Personally, when my routine has a good flow and rhythm and consistency, my days tend to go much better and my mind feels a lot less cluttered. The same is true for many of our residents. Most of them long for routine as much as we do.
Often, skilled nursing facilities naturally have a flow and routine to them. But sometimes, it can still be challenging for many of our long-term residents to identify and follow a meaningful routine, especially those residents who exhibit progressed dementia.
So how do we help to establish a functional routine for a long-term residents?
I have found a few tricks that have been useful.
1. Ensure that the resident is awake at a reasonable hour (if able). Obviously, we can’t participate in our routine if we aren’t able to stay awake. This means working to ensure that the patient is in bed at a reasonable time, can sleep through the night as much as possible, and is up and out of bed at a reasonable hour. Throughout the rest of OT Month, we will talk more about sleep hygiene our role in improving rest and sleep.
2. Ensure that completion of toileting tasks is consistent. Many of our residents with progressed dementia also deal with incontinence, as well as an inability to indicate the need to initiate a toileting task. Because of this, establishing a prompt-void program (a program in which a patient is brought to the bathroom every 1-2 hours throughout the day) can be incredibly helpful in managing incontinence and thereby maximizing environmental participation.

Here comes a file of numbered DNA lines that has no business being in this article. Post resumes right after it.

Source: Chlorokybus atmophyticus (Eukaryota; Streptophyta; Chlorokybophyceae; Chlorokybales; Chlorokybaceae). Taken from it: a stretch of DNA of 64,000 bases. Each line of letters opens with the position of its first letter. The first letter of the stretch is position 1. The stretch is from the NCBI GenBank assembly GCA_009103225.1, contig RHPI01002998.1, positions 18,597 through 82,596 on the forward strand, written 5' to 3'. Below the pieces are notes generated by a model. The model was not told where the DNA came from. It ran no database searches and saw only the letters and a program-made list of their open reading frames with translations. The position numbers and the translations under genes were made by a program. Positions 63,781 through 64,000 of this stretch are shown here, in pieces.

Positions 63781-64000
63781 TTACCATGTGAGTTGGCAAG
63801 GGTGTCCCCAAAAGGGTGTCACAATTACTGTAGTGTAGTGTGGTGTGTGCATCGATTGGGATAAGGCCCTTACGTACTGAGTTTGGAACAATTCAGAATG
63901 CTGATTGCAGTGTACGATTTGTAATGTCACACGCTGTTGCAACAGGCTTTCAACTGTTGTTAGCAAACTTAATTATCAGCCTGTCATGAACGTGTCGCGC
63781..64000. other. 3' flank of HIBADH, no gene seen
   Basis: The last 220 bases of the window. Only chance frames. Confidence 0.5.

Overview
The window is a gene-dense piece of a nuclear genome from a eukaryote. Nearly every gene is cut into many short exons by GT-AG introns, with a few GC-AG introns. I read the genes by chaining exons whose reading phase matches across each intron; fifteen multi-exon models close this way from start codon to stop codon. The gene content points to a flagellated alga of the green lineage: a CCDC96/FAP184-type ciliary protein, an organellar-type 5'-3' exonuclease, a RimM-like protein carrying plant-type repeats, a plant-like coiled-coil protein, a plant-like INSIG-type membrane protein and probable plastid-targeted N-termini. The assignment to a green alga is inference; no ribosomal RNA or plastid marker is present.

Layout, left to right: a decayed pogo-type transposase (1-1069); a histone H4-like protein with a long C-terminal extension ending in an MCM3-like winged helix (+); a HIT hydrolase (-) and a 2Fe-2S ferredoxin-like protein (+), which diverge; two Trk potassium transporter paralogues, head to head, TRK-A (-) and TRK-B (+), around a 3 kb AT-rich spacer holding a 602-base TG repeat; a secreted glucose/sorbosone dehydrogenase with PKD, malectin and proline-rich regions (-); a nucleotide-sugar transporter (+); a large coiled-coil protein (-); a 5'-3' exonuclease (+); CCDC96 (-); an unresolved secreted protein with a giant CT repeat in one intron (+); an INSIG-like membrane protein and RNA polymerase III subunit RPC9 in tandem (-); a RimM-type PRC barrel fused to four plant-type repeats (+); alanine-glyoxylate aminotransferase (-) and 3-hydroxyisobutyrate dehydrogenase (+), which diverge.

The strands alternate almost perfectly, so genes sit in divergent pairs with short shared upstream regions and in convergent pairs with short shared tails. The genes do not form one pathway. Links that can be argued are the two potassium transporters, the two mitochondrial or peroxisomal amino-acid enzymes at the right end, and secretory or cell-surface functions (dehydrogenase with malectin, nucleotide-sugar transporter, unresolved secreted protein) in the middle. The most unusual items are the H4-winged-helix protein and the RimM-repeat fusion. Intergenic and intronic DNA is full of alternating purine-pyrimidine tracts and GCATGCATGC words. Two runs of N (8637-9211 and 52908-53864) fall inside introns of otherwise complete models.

3. Engage the resident in activities and tasks that are meaningful and engaging. For residents who exhibit progressed dementia, this task might be a simple block stacking task, toy washing activity, or the presentation of a doll or stuffed animal. It doesn’t have to be complex, it just needs to spark joy.
4. Try to establish group activities as much as possible. Humans were made for community, and this doesn’t change in those individuals with dementia. We have the skill set to help identify common ground among residents, empowering and enable them to interact with other residents. Groups can include reminiscence groups, craft groups, knitting circles, music groups, or sensory groups.
5. Keep things as consistent as possible. Older adults with dementia thrive on consistency. So whatever routine you help to establish for your patients, make sure it’s consistent. The use of visual aids and one-on-one staff education can help to maximize carryover of these routines among all nursing shifts.
How do you work to establish functional routine with your patients?